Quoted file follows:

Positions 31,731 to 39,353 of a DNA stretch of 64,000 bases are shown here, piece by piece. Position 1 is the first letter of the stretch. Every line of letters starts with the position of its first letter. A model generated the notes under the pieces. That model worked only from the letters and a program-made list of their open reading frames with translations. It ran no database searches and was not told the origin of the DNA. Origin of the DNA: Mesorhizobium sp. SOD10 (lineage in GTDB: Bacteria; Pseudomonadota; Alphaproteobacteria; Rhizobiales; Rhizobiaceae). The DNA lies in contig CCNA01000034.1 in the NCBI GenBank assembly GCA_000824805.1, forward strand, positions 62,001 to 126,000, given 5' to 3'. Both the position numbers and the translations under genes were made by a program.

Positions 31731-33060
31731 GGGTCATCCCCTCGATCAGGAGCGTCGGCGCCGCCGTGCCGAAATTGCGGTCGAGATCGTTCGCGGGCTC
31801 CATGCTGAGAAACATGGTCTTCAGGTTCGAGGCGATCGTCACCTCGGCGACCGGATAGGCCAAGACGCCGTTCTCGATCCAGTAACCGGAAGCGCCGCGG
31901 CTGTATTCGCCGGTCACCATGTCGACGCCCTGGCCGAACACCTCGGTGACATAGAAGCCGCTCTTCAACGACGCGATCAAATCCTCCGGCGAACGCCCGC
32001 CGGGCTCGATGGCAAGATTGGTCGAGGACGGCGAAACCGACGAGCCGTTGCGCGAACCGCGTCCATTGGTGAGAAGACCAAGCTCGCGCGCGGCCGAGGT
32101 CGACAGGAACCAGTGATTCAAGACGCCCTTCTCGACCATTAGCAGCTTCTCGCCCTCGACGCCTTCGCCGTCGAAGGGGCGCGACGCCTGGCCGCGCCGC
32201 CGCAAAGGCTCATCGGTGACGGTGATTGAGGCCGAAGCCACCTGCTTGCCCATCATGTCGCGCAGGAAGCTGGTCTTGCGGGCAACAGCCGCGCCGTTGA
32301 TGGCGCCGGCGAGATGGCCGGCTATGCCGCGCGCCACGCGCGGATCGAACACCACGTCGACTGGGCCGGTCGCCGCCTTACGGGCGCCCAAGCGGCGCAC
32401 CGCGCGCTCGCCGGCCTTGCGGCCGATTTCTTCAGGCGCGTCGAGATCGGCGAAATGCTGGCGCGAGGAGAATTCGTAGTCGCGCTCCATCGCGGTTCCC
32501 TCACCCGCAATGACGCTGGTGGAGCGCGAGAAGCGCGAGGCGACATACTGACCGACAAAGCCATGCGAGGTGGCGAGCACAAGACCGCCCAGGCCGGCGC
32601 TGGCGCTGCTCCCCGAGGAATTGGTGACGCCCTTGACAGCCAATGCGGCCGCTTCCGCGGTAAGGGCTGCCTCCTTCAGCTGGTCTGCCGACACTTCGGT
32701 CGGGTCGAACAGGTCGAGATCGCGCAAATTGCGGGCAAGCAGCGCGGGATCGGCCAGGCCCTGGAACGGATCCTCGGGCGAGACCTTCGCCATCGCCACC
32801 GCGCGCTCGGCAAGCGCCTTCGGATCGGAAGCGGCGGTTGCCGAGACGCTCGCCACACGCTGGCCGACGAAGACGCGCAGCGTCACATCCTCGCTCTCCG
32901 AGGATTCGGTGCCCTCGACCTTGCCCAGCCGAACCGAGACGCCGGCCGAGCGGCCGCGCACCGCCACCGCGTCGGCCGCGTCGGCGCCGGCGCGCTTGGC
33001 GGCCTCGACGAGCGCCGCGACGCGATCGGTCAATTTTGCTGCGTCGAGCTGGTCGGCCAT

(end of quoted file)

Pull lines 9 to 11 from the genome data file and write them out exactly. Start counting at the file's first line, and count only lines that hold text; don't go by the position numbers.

32301 TGGCGCCGGCGAGATGGCCGGCTATGCCGCGCGCCACGCGCGGATCGAACACCACGTCGACTGGGCCGGTCGCCGCCTTACGGGCGCCCAAGCGGCGCAC
32401 CGCGCGCTCGCCGGCCTTGCGGCCGATTTCTTCAGGCGCGTCGAGATCGGCGAAATGCTGGCGCGAGGAGAATTCGTAGTCGCGCTCCATCGCGGTTCCC
32501 TCACCCGCAATGACGCTGGTGGAGCGCGAGAAGCGCGAGGCGACATACTGACCGACAAAGCCATGCGAGGTGGCGAGCACAAGACCGCCCAGGCCGGCGC